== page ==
Pre-coded categories in the questionnaire I met some problems when composing the questionnaire. I pre-coded categories codes based on the experience in the villages of Dabuyang and Dongkou, where I carried out the pilot of the survey. However, in the other villages, some categories were different, e.g. with regard to crops, employment, livestock, and so on. For this reason, the enumerators met problems in the survey process in the other villages, which they solved by using the category of “other”, without further specification.

Because the specific content of these categories was important, in a number of cases, I had to ask the enumerators or I had to go back to the village myself to check it.

Electricity shortage During the survey period, I planned to run a daily check in the field on the returned questionnaires for any incompleteness or mistakes. However, there was a period of severe frost (people could not recall it had been that cold for fifty years).

The frost affected the electricity supply and led to power failure. There was no light in the evenings and I could only do the checking of the questionnaires during the daytime. Yet, I also had to go with the enumerators to coordinate their work in the village, because the Spring Festival was approaching and the villagers were very busy. I had not foreseen that checking unclear data with the enumerators and the villagers would be so time-consuming. It is very important for the researcher to check questionnaire data in the field and ask the enumerators to get clear answers for every question.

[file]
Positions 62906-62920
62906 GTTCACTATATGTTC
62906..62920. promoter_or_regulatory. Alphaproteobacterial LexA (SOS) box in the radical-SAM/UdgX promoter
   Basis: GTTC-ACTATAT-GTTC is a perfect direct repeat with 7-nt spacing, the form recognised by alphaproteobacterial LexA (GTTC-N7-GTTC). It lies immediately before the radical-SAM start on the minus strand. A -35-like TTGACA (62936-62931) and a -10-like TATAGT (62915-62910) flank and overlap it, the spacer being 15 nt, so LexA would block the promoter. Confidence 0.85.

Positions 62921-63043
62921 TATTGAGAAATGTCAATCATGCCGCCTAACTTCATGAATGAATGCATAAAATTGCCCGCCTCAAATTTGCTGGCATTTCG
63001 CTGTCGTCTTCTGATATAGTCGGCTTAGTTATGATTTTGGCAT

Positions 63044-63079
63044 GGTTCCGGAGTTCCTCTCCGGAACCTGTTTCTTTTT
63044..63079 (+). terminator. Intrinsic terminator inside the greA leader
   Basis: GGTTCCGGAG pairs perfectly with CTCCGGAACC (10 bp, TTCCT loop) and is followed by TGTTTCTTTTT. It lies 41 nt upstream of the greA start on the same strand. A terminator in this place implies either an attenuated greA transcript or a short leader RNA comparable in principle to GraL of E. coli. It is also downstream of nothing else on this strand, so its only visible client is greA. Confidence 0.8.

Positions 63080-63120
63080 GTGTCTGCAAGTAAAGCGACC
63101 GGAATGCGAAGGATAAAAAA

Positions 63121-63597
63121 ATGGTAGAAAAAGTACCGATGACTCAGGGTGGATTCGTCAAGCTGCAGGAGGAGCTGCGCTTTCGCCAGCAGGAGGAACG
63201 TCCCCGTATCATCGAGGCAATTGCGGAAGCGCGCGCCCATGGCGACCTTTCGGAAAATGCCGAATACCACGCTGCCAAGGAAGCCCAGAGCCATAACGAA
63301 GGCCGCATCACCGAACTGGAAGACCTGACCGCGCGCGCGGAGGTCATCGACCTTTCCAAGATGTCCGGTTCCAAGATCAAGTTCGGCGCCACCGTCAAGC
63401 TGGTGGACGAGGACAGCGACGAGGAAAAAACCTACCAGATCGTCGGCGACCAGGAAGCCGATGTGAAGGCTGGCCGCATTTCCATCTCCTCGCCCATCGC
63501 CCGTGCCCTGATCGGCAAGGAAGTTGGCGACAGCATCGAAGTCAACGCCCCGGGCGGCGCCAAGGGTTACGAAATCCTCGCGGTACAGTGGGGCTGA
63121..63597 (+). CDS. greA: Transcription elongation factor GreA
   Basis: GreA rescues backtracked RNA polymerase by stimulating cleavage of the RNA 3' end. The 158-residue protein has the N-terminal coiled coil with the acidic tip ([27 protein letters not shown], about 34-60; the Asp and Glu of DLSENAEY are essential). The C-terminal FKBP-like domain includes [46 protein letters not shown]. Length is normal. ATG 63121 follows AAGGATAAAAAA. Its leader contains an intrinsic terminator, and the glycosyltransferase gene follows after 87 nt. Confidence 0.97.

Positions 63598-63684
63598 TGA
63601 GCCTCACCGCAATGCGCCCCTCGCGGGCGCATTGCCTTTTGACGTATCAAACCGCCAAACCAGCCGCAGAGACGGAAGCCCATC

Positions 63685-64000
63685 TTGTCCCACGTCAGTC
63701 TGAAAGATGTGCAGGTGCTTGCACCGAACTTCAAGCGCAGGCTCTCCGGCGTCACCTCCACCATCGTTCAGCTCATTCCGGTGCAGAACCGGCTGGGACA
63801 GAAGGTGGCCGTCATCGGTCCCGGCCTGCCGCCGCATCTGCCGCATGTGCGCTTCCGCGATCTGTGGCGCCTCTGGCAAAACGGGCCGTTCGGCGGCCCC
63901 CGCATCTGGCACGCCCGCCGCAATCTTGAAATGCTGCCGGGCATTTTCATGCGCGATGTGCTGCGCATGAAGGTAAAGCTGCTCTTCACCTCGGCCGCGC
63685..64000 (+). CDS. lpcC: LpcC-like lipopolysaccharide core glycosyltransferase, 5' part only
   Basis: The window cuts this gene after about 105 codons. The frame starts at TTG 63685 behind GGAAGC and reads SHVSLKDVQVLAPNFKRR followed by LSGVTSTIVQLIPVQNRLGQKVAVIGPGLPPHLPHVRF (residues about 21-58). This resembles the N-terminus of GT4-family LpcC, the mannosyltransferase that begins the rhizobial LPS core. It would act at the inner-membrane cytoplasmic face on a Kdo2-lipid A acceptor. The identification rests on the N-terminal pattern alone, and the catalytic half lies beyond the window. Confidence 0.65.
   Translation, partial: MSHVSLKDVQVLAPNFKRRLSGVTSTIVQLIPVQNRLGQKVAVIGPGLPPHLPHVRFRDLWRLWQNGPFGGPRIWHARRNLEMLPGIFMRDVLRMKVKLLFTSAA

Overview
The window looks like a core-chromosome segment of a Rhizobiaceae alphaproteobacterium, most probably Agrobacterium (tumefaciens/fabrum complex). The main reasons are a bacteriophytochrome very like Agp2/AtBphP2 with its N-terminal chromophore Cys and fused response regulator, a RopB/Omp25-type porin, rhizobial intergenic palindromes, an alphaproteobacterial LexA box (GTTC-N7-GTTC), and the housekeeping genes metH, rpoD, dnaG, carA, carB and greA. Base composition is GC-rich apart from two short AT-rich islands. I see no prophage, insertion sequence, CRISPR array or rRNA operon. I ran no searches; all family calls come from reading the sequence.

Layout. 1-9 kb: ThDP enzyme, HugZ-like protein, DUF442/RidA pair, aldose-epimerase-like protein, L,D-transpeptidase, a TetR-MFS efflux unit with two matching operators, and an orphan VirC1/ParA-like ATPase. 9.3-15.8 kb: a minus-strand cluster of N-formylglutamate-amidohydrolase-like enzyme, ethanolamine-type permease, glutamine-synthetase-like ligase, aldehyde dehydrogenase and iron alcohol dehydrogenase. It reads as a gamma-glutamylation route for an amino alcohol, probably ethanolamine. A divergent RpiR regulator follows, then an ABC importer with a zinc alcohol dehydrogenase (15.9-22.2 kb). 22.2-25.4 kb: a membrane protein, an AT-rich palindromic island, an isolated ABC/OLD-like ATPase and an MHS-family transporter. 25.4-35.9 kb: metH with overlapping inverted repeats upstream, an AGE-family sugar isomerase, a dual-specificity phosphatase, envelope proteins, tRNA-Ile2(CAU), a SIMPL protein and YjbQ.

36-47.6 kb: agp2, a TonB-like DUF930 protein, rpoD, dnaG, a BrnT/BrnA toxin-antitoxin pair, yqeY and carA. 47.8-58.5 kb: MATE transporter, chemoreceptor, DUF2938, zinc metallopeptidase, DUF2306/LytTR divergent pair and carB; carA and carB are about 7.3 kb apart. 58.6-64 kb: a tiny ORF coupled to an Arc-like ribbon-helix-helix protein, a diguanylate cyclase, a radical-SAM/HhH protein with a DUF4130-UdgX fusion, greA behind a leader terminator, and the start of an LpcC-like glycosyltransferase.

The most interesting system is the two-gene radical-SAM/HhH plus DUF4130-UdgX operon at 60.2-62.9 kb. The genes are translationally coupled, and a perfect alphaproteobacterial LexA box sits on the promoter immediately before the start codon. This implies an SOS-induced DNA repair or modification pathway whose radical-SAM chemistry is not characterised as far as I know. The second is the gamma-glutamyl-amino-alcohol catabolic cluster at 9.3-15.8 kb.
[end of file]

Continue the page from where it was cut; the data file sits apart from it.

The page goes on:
Keeping the research on track Some interviewees and participants in focus groups talked a lot; I could not coax them back to my topic and was forced to follow their memory flow. It was not easy to balance the open questions and the semi-structured questions. Time constraints were a problem. Conducting life histories is very time-consuming and one interview was not sufficient to get the whole story. The focus group discussions lasted longer than expected because there was a lot to discuss. Sometimes, participants diverted from the topic and I had to steer their conversation back to the focus of my research. I did the survey in January, when the Spring Festival was approaching. Since many migrants came back to celebrate this festival, I had time to talk with them and carry out an additional survey (see above). It was difficult, however, to conduct this survey at a time when many villagers were busy either preparing a trip to visit relatives and friends, or organizing the reception of relatives and friends in their own homes.

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This chapter starts with a discussion on the relationship between cohort and life stage. By following the stages in the life course of different cohorts, I will be able to show how women of different cohorts experienced the different phases in their household’s life course in different times. In the next section, I will look more closely at marriage and household formation in the study area, now and in the past. Subsequently, the topic of female-headed households will be discussed, because there are relatively many of them in the study area and the incidence of female headship of households seems to be increasing. Labour migration plays an important role in this trend. The core of the chapter is formed by the presentation of the life histories of eight women, based on extensive interviews with the women concerned. The chapter concludes with a general discussion of the impact of social change on women’s lives, on the basis of the findings presented here.